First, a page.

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A man without complaisance ought to have a great deal of merit in the room of it.
Our conversation should be such, that youth may therein find improvement, women modesty, the aged respect, and all men civility:
Vile and debauched expressions are the sure marks of an abject and groveling mind, and the filthy overflowings of a vicious heart.
Look around you with an attentive eye, and weigh characters well before you connect yourself with any who court your society.
As men of sense say a great deal in few Verds; so the half-witted have a talent of talks ing much, and yet saying nothing.
To one you find full of questions, it is beta ter to make no answer at all.
We sometimes meet with a frothy wit, who would rather lose his best friend, than his worst jest.
He can never speak well, that can never hold his tongue.
It is one thing to speak much, and ano. ther to speak pertinently, much tongue and much judgment seldom go together; for talking and thinking are two quite different facul. ties; and there is commonly more depth, where there is least noise.
We must speak well, and act well. Brave actions are the substance of life, and good, sayings the ornament of it.
He that can reply calmly to a angry man, is too hard for him.
Some under a fool's cáp, exercise a knáře's wit: making a seeming simplicity the excuse of their impudence.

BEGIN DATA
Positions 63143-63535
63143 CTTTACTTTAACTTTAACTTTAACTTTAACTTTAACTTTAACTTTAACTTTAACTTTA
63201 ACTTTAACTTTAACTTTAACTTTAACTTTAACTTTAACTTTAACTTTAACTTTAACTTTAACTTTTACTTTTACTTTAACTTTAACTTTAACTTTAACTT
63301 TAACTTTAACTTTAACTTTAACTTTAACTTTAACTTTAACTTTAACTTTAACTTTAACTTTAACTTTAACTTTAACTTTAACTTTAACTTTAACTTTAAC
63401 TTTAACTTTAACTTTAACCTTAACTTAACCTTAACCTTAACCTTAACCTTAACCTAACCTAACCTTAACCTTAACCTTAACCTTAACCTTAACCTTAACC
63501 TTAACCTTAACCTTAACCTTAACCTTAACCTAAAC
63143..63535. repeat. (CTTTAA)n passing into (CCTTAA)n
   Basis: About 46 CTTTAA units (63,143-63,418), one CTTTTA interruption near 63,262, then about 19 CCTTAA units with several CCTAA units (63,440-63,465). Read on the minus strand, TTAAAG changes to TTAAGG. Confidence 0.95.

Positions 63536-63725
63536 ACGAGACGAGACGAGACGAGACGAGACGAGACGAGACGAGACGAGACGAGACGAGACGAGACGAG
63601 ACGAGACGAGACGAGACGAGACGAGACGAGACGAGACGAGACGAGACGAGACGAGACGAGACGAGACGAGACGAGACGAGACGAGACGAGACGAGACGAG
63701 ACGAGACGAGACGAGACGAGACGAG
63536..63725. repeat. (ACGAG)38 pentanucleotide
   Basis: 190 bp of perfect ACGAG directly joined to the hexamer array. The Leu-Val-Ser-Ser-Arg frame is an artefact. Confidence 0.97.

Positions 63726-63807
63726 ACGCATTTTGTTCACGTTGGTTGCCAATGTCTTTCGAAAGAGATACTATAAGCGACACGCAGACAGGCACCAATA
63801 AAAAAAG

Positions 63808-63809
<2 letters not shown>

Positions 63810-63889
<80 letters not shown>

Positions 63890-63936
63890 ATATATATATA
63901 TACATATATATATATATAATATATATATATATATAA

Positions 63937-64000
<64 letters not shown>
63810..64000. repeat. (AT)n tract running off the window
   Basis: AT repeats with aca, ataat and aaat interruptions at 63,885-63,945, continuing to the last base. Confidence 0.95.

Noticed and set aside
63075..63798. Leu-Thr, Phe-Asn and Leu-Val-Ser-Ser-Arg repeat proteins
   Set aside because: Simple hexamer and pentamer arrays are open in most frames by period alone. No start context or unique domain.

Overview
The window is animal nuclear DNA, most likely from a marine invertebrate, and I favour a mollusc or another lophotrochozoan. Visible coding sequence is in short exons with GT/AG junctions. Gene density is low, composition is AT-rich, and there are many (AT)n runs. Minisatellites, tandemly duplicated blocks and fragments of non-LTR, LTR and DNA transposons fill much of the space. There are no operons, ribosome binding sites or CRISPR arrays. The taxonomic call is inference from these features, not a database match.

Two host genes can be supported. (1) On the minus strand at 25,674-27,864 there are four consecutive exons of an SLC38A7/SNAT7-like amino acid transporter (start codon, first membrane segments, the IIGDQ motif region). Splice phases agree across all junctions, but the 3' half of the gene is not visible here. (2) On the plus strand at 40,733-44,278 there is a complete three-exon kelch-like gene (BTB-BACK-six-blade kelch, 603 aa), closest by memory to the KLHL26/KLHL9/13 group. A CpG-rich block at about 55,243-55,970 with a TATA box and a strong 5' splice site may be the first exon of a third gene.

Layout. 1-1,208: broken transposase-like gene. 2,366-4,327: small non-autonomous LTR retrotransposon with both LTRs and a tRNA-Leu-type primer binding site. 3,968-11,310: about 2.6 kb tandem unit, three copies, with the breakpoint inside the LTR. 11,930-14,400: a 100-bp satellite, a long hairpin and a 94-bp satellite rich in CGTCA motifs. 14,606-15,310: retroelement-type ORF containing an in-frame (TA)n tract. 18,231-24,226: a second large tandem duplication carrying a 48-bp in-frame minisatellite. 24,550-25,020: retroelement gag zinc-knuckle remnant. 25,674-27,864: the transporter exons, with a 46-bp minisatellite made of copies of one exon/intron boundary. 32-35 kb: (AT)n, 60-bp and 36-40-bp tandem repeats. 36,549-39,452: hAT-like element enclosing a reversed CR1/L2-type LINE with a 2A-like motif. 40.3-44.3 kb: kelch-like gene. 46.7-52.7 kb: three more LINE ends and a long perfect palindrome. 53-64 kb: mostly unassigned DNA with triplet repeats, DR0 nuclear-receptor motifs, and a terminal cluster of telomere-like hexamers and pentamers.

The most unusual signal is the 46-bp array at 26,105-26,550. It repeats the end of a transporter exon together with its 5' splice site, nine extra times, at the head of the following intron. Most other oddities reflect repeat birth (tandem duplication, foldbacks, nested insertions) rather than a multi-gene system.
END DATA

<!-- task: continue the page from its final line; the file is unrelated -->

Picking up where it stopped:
The greatest wisdom of speech, is to know when, and what, and where to speak; the time, matter, manner: the next to it is silence.
Words are the pledges and pictures of our thoughts; and therefore ought not to be ob scure and obsolete. Truth as Euripides says, loves plain language.
Some men love to talk in mystery, and take it for a mark of wisdom not to be understood.
He that reveals a secret, injures them to whom he tells it, as well as himself. The best maxim, concerning secrets, is neither to hear, nor to divulge them.
Metals are known by their weight, and men by their talk. Material gravity makes gold precious, and moral renders the man sex In heat of argument, men are commonly like those who are tied back to back; close joined, and yet they cannot see one another.
JUSTICE AND OPPRESSION.
S to be perfectly just is an attribute of the divine nature; to be so, to the utmost of our abilities, is the glory of a man.
Judges ought to be more learned than witty, more reverend than plausible, and more advised than confident; above all things, integrity is their portion and proper virtue.
Justice, without mercy, is extreme injury; and it is as great tyranny, not to mitigate laws, as iniquity to break them. The extremity of right, is extremity of wrong.
Innocence is no protection against tyrannical power; for accusing is proving, where